The Network Hub

Jun 30 2010   9:19AM GMT

Why it’s worth adding Cisco energy management to your to-do list

rivkalittle Rivka Little Profile: rivkalittle

Cisco has been criticized for losing focus on its enterprise networking portfolio with random technology additions like the Flip camera. But Cisco’s move this week to expand its home and enterprise energy management portfolio is not such a loss of focus. In fact, it’s one that could move enterprises to serious cost savings in their power usage, as well as lend itself to developing a nationwide smart grid that actually works.

The problem is Cisco will have to step up its game in convincing networking engineers why they should add yet another item to their to-do list.

Cisco’s Connected Grid portfolio aims to build an IP network on top of utility smart grids to provide communication from inside the utility all the way to smart meters and even appliances and building systems inside homes and enterprises. As Cisco puts it, the network would connect from “the birth of the electron all the way to consumption.” Enterprises and residents alike could then receive constant notice of their power consumption so they could engage in controlling it on an ongoing basis. Utilities in turn would be able to better manage resources.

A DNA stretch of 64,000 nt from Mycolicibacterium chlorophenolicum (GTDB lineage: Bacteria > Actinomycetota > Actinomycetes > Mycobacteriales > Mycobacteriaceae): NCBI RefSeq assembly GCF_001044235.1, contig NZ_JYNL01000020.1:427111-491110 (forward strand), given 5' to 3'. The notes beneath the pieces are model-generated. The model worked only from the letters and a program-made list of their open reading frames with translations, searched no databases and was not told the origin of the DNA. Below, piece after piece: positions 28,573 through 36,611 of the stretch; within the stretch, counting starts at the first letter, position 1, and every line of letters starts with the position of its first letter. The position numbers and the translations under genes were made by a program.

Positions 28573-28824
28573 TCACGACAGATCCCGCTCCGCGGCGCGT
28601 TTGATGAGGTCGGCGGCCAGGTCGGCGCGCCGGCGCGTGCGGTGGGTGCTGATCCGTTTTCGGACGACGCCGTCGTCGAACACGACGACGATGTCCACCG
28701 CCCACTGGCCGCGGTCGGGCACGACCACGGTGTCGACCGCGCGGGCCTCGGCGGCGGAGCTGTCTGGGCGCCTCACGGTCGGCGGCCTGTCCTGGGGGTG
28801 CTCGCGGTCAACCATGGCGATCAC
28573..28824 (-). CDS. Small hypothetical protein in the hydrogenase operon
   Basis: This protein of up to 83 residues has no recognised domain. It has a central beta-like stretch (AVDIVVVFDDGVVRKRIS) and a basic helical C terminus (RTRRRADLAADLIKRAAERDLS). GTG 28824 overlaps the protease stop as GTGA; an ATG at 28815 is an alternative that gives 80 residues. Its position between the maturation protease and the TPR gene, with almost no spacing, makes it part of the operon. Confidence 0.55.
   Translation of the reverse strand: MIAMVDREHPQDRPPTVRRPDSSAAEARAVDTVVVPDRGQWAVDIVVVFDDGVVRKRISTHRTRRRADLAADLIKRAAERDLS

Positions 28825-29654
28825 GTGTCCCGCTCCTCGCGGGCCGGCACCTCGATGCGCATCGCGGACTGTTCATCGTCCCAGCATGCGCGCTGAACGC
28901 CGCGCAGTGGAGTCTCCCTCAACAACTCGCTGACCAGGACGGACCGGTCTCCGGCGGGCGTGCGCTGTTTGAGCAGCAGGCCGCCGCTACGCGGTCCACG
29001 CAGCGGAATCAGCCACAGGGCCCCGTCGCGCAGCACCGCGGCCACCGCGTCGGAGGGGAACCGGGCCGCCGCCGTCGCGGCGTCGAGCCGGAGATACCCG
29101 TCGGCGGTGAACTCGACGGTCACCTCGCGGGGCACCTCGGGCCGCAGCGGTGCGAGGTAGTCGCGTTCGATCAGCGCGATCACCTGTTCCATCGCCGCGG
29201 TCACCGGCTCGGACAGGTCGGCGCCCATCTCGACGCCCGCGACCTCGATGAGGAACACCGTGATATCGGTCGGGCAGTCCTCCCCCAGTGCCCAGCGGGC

Cisco used its platform at Cisco Live 2010 this week to outline the expansion of its Smart Connected Buildings offering with new centralized management technology – the Building Mediator Manager 6300. The management technology allows enterprises to monitor energy consumption related to either facilities or IT. That’s especially crucial considering data center energy consumption is expected to grow five times every two years.

Speaking at Cisco Live, Dave Shroyer, senior controls engineer at NetApp, said his company integrated Building Mediator into its building facility controls, including lighting, HVAC and data center operations. NetApp also use it to monitor pricing signals from its utility, PG&E, and automate the lowering of power consumption at peak energy use times. When usage peaks, NetApp automatically dims its lights and reduces the air conditioning in its buildings, for a decrease of 1.1 Megawatts. Employees receive an email alerting them of the situation and Shroyer said he has had “all employee buy-in [with] no negative reaction at all.” The company has saved 18 million kWh and $2 Million in less than a year, for what amounts to a 30% power reduction annually.

Cisco will need to launch a campaign in which cases like this are clearly explained. That will be the only way of showing network managers that this technology is not a loss of focus, but an integral part of their future.

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